Question 1: Argue the case for higher education moving beyond the aim of acquisition of information towards a deep approach to learning. Give examples of how this may be achieved in your own studies.
Today's education system is ineffectual and needs a wider, deeper approach to cater for the many needs of learners today. The age old approach of simple acquisition of information is no longer feeding the minds of today's students, just as it was a poor form of learning for all students past. The day's of the lecturer standing at the front of the class droning on about the facts and not really teaching are slowly coming to a close as many teachers adapt to theses relatively unused methods of teaching. From using logos and legein to knowing that some students are groupers or stringers to catering for the 7 types of intellect, teachers are slowly awakening to the fact that students need a deeper approach to learning and to do that teachers need a deeper approach to teaching. It is not only the teachers that have to change however, deeper learning is a two way affair, and the students also need to know how to learn, by being present, practising humility and generally having a!.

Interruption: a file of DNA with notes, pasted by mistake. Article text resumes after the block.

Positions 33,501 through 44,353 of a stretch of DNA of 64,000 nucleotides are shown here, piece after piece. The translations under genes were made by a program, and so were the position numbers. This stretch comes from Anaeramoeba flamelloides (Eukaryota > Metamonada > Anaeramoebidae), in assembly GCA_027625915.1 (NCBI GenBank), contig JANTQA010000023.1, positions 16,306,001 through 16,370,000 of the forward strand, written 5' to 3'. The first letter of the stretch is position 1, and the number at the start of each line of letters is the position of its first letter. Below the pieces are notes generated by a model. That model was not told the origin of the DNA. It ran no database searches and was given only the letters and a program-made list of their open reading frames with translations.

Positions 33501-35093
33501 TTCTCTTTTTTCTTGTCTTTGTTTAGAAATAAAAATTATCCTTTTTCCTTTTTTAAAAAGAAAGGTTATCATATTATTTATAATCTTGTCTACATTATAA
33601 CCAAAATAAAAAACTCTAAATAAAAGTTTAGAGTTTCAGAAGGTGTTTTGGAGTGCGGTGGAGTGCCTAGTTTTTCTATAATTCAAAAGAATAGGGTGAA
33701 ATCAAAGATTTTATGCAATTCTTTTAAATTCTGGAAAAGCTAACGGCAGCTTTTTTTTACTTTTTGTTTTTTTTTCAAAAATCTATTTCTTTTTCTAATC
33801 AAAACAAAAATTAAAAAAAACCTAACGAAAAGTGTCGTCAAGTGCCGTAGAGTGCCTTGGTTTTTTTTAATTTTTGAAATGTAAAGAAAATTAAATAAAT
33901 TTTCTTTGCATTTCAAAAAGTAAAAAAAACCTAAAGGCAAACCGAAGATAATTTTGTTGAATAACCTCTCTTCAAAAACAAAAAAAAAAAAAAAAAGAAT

positive innermost attitude.
In the past, the education system as a whole, only ever used the one form of teaching, and that was purely acquisition of information, learn the facts but never bother to understand or comprehend them. The largest problem to arise from this was that many students were classed as "stupid" because they couldn't handle the way teachers were teaching. There was no time spent on exploring these student's minds or finding a different way of teaching, and there was no concept of the 7 different types of intellect. .
This was followed by a general turn off in class by most of the kinaesthetic learners, which inevitably resulted in lower grades than they were capable of. From my own experience, in a show of rebellion about being locked up in these drab, uninteresting classrooms, the mind wanders to other forms of entertainment that usually include the disruption of the class.